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Stepson wanting advice on starting investing
Old 06-23-2021, 05:42 AM   #1
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Stepson wanting advice on starting investing

My 58 year old stepson wants to talk to me about starting investing. He works for himself as a tile setter, income fluctuates so there is not a regular paycheck, savings is minimal, he has $1k to start, and knows absolutely nothing about investing except what he is told by his friends who probably know less than him. He lives with his girlfriend of 20+ years who works and owns the home where they are living. His daughter is grown with a family of her own.
An investing plan will need to be simple with an easy method for contributions. I would hope this would be a learning experience that prepares him for when he receives a sizable inheritance when we are gone. My initial thought is to set him up with a Vanguard program with something like one of their index funds or Wellington. We gift to both him and his sister $7k on their birthday and on Christmas each year that helps soften a tight budget.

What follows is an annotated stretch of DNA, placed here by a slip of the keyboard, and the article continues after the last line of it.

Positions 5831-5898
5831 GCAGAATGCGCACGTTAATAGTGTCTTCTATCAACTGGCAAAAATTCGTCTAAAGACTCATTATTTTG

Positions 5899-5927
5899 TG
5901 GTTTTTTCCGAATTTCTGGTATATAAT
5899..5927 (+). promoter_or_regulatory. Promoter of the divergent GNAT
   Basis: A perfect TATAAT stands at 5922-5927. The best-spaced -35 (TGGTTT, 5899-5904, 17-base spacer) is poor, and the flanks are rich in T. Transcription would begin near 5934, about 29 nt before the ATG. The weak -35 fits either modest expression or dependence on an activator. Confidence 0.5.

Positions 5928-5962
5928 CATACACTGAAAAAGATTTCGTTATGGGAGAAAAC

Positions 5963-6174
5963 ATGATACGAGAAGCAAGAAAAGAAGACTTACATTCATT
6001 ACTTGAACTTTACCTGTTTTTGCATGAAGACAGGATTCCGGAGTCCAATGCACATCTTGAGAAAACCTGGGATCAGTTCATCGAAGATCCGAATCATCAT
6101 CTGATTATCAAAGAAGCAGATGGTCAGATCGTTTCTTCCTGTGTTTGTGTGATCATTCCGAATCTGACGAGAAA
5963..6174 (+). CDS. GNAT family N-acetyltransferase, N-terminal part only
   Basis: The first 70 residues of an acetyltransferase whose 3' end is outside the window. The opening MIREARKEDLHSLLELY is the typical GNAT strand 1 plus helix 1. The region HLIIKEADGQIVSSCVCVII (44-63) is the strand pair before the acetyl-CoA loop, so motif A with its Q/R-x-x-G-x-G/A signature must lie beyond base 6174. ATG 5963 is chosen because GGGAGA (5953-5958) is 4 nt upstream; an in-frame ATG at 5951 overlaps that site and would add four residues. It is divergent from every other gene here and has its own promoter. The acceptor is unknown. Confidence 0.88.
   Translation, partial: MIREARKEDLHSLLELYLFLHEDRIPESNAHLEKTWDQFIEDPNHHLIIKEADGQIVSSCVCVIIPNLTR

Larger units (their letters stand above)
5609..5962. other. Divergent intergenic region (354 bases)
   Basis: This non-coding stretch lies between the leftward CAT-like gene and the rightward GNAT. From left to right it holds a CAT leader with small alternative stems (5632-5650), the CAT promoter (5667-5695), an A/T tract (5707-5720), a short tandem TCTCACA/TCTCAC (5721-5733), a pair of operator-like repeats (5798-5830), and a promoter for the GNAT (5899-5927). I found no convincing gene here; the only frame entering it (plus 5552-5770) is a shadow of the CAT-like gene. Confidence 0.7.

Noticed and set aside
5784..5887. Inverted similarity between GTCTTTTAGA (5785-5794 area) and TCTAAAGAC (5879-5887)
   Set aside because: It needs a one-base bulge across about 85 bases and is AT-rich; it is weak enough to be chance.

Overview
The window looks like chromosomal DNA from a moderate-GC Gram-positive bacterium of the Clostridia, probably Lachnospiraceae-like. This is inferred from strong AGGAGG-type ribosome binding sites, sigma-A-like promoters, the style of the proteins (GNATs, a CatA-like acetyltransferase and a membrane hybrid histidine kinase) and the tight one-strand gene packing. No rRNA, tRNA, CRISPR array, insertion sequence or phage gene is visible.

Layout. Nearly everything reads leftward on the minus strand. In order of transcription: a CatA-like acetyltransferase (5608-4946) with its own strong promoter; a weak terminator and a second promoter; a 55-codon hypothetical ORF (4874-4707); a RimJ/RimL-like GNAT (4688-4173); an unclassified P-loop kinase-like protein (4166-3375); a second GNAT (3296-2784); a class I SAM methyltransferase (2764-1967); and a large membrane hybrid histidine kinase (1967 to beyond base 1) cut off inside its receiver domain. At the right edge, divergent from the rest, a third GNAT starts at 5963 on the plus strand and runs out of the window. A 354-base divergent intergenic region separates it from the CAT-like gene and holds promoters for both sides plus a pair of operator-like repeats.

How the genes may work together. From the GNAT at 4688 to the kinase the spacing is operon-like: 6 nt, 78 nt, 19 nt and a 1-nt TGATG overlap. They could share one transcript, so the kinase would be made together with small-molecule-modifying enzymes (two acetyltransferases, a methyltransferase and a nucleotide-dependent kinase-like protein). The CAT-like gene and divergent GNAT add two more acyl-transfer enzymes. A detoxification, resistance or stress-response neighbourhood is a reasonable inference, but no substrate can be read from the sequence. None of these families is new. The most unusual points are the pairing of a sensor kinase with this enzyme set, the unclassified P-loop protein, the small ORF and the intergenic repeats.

What other information would you need to make some recommendations?


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Old 06-23-2021, 06:24 AM   #2
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I agree. I would keep it simple and go with Wellington (65/35) or Wellesley (40/60) depending on his risk appetite.

Initial investment is $3k so if he only had $1k perhaps you can accelerate your $2k of you next $7k gift a bit to help him over the hump.
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Old 06-23-2021, 02:52 PM   #3
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Give him J Collins Book-The Simple Path to Wealth. He needs to understand his own ivestments and this is an easy read
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Old 06-23-2021, 03:28 PM   #4
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Does he have an IRA or a Roth..I'd start there. Or perhaps an emergency fund. In a separate location from his regular bank.


A lot of self employed living paycheck to paycheck people get smaller SS checks too.

Am I understanding you give him 14K a year and he needs it all to live on?


And he is 58? I can't see an investing discussion going well between the two of you.



Do you and his Mom need to set up a trust when you are gone so he has money to grow old with?
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Old 06-23-2021, 06:40 PM   #5